How to use website analytics without breaking the law

By: Robert Peters

Date: 14 May 2012

Cookies{{}}Are you interested in how many people visit your website, how they get there and what they view?

I bet you are, we all are.

The intelligence provided to us by solutions such as Google Analytics is incredibly important in building a relevant, focused resource that turns website visitors into buyers.

However, from 26 May 2012, UK businesses using the cookies that enable us to track this valuable marketing information will be breaking the law. Full details of the changes and implications are detailed in the IT Donut Cookie Law Guide.

If you’ve not already prepared your website for the changes what options do you have to keep on the right side of the law?

Total compliance

Achieving total compliance means gaining “opt in” consent from UK website visitors prior to using cookies.  This can be achieved by adding a message and opt-in button in various places on your website.

Problem solved?

Well yes from a compliance point of view, but not from a marketing point of view. When the UK Information Commissioner’s Office changed their own website 90% chose not to opt in. That’s a sobering figure for anyone interested in how visitors find and use their website. A 10% data sample is useless for most purposes.

An option to have total compliance without opt-in consent would be to use an analytics provider whose software does not use cookies, such as eVisit Analyst

Non-compliance

The other extreme is to ignore the issue entirely.

You could continue to track users using cookies in the hope that the ICO isn’t going to chase every small business and fine them all the maximum £500,000 allowed under this legislation.

Bit of a gamble though, don’t you think?

Plus, are your prospects and customers going to trust you if they can see that you are blatantly breaking the law?

This brings us to a third option.

Partial compliance

There is a glimmer of hope for businesses that want to keep their analytics data without offering opt-in consent.

In their “Guidance on the rules on use of cookies and similar technologies” Version 2 13th December 2011 the Information Commissioner's Office writes:

“In practice we would expect you to provide clear information to users about analytical cookies and take what steps you can to seek their agreement. This is likely to involve making the argument to show users why these cookies are useful. Although the Information Commissioner cannot completely exclude the possibility of formal action in any area, it is highly unlikely that priority for any formal action would be given to focusing on uses of cookies where there is a low level of intrusiveness and risk of harm to individuals. Provided clear information is given about their activities we are highly unlikely to prioritise first party cookies used only for analytical purposes in any consideration of regulatory action.”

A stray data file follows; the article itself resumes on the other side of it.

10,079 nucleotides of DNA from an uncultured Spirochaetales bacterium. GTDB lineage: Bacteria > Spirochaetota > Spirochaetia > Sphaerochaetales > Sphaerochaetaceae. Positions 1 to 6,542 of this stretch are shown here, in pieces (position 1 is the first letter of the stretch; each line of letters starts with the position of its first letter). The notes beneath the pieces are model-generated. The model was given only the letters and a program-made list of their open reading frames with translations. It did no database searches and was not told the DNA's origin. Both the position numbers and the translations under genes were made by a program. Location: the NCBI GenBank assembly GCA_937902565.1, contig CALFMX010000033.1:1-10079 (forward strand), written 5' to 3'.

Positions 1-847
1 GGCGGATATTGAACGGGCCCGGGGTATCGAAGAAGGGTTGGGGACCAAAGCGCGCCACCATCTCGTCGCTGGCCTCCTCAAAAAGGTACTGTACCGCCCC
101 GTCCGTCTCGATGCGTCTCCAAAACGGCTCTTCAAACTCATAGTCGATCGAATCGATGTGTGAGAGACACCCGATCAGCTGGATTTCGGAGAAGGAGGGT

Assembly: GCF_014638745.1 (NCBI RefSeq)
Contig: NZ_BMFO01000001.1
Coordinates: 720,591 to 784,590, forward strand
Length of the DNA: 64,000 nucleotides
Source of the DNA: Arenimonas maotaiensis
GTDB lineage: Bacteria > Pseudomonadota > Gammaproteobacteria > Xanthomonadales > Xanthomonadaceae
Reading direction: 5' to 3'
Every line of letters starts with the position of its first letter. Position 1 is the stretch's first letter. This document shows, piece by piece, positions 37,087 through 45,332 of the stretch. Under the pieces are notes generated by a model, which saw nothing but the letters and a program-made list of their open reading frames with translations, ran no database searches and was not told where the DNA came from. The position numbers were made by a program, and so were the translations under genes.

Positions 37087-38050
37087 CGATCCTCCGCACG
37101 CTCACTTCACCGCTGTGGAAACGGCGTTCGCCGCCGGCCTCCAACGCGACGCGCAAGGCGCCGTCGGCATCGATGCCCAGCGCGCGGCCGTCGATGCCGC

However, this shouldn’t be seen as a reprieve. UK businesses have already been given twelve months’ notice to get their sites ready which ends when the law becomes enforceable on the 26th May 2012.

Partial compliance could be achieved with three steps:

Step #1

Complete a cookie audit of your website as outlined in the IT Donut Cookie Law Guide.

Step #2

Add a prominent link to your detailed privacy policy with a full account of the names and nature of the cookies used. The policy used on the UK Information Commissioner's Office website is a good example and contains a link to a website explaining the nature of cookies and how to remove them. A further example is available at aboutcookies.org.

Step #3

Create a written action plan for total compliance to follow if necessary once the enforcement decisions and process become clearer after the 26th May 2012.

To sum up

The interpretation of these changes and their enforcement will become clearer in the coming weeks but the implications are certain. Taking no action will not only mean you’re breaking the law but risking valuable trust.

To keep your website analytics you’re going to need to make some changes to achieve either partial or full compliance.

What stance will you take?  Please join me in a discussion in the comments.

Robert Peters is a Small Business Advisor and Director of Fresh Eyes Consultancy.